a variable capacitor, the variable capacitor coupled to a second current source, and wherein the delay block determines the second delay by charging the variable capacitor and comparing the voltage on the variable capacitor to the first voltage, and wherein the second delay is adjusted by adjusting the variable capacitor; and
a signal generating device coupled to the first delay device and the delay adjustment device, the signal generating device creating a pulse width modulated signal having a duty cycle proportional to the first delay plus the second delay.
12. The modulator of claim 11 wherein the first delay device comprises a counter and a comparator, and wherein the counter provides a count value to the comparator, and wherein the comparator provides an output used to determine when to start charging the first capacitor.
13. The modulator of claim 11 wherein the first delay device comprises a counter and wherein the counter provides a count value to the delay adjustment device, and wherein the count value is used to determine when to start charging the first capacitor.
14. The modulator of claim 11 wherein the signal generating device comprises a flip-flop.
15. The modulator of claim 11 wherein the delay block includes a first switch to selectively discharge the first capacitor, a second switch to selectively discharge the variable capacitor, and wherein the first capacitor is coupled to the current source through a current source switch.
16. The modulator of claim 11 wherein the variable capacitor comprises a switched capacitor circuit having a digitally selected capacitance.
17. A method of generating a pulse width modulated signal, the method comprising the steps of:
creating a first delay;
controllably varying a variable capacitance of a variable capacitor;
storing a first voltage on a first capacitor;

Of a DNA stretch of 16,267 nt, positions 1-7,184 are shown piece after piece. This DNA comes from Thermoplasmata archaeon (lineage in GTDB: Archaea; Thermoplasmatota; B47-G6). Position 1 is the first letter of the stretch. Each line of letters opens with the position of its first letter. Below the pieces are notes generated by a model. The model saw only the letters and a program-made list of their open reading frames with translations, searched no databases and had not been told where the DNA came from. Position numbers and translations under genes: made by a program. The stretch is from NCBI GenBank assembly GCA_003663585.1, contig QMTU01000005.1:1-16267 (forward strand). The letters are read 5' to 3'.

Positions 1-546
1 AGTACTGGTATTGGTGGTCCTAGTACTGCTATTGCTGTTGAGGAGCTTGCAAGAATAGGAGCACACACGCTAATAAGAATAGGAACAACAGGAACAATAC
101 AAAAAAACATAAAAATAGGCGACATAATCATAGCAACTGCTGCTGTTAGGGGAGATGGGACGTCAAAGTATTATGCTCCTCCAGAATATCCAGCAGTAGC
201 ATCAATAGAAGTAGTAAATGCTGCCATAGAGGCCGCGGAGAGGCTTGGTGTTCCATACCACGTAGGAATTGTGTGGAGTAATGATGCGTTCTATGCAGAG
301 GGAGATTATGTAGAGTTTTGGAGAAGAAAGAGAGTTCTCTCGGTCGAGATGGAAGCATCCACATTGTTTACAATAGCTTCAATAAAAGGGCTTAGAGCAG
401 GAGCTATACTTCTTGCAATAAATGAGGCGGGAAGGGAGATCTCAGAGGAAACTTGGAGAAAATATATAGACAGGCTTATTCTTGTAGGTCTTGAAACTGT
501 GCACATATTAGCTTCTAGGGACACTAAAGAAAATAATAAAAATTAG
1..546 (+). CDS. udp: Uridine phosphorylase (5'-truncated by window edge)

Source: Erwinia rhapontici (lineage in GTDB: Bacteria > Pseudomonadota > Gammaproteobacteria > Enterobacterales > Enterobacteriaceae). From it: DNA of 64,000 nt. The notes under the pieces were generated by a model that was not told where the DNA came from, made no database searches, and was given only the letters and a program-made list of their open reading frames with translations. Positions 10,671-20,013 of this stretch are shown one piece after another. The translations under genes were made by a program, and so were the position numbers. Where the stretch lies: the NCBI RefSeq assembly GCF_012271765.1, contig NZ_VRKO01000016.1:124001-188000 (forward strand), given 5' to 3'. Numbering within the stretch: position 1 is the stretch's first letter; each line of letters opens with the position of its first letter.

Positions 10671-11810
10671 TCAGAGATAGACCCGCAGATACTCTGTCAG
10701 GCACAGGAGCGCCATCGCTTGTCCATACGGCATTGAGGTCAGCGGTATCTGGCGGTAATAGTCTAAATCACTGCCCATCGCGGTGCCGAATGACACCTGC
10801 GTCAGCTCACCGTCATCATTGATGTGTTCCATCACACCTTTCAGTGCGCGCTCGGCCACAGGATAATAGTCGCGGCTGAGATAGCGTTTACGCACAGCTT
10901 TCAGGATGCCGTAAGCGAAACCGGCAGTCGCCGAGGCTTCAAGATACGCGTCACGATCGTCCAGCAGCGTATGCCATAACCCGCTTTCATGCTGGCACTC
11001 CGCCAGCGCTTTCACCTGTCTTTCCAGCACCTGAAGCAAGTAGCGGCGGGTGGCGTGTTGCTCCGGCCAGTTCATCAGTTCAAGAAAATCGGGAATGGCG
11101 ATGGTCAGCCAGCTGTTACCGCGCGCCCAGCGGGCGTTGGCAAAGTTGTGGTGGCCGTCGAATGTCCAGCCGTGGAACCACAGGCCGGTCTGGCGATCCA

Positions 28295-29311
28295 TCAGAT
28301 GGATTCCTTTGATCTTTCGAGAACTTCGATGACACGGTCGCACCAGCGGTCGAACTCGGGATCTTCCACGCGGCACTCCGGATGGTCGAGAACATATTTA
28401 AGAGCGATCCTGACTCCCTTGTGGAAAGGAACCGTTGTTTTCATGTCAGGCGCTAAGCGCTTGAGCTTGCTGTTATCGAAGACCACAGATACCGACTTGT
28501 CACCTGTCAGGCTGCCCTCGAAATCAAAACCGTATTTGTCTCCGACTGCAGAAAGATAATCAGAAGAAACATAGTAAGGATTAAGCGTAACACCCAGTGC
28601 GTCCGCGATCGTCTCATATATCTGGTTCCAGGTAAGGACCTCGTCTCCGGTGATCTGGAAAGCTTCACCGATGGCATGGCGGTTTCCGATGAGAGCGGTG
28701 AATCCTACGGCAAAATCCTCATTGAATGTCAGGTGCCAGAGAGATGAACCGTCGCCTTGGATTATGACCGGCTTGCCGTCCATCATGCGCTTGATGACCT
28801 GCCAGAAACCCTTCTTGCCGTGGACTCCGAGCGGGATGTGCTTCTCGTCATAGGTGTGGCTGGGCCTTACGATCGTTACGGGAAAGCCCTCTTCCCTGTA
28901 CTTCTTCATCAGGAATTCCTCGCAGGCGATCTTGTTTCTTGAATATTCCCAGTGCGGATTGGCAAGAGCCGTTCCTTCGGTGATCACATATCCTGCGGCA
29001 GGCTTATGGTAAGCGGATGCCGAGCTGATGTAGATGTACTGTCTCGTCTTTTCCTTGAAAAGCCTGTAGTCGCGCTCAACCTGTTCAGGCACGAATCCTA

charging the van able capacitor to a second voltage;
comparing the first voltage to the second voltage to create a second delay such that the second delay is determined at least in part by the variable capacitance; and
generating a pulse width modulated signal having a duty cycle responsive to a combination of the first delay plus the second delay.
18. The method of claim 17 wherein the step of controllably varying a variable capacitance of a variable capacitor comprises controllably varying an array of switched capacitors coupled together to provide the variable capacitance.
Description
FIELD OF THE INVENTION

This invention generally relates to electronic devices, and more specifically relates to pulse width modulators.

BACKGROUND OF THE INVENTION

Electronic devices are becoming increasingly important in everyday modern life. Many electronic devices use pulse width modulation for a variety of purposes. In general, pulse width modulation is a technique where a continuous or analog signal is represented by a digital signal in which the duty cycle of the digital signal, over some period of time, varies directly with the value of the original analog signal. Duty cycle is the ratio of two numbers: the time in one period that signal is at logic high (or low) divided by the total period. This is usually represented as a percentage. The resulting digital signal is said to be Pulse Width Modulated. This signal can be converted back into analog form by the simple expedient of passing it through a low analog filter.

Pulse width modulation is used for a variety of purposes. For example, pulse width modulation is commonly used in measurement, control, power supplies and communication devices. As a specific example, pulse width modulation can be used to digitally encode sound. As another specific example, pulse width modulation is commonly used for motor control. Of course, these are just some of the many applications in which pulse width modulation is used.

One issue with pulse width modulation is the resolution of the modulation. In general, the resolution of a pulse width modulator is defined as how precisely the modulator can control the duty cycle of the signal. Resolution and bandwidth are competing criteria in many digital pulse width modulator circuits. Increasing resolution will decrease the bandwidth of the signal which can be represented by the pulse width modulated signal. For example, one typical pulse width modulator may be able to control the timing of high and low edge transitions on the pulse width modulated waveform used to compute duty cycle to within 20 nanoseconds, while other pulse width modulators may provide higher or lower resolution.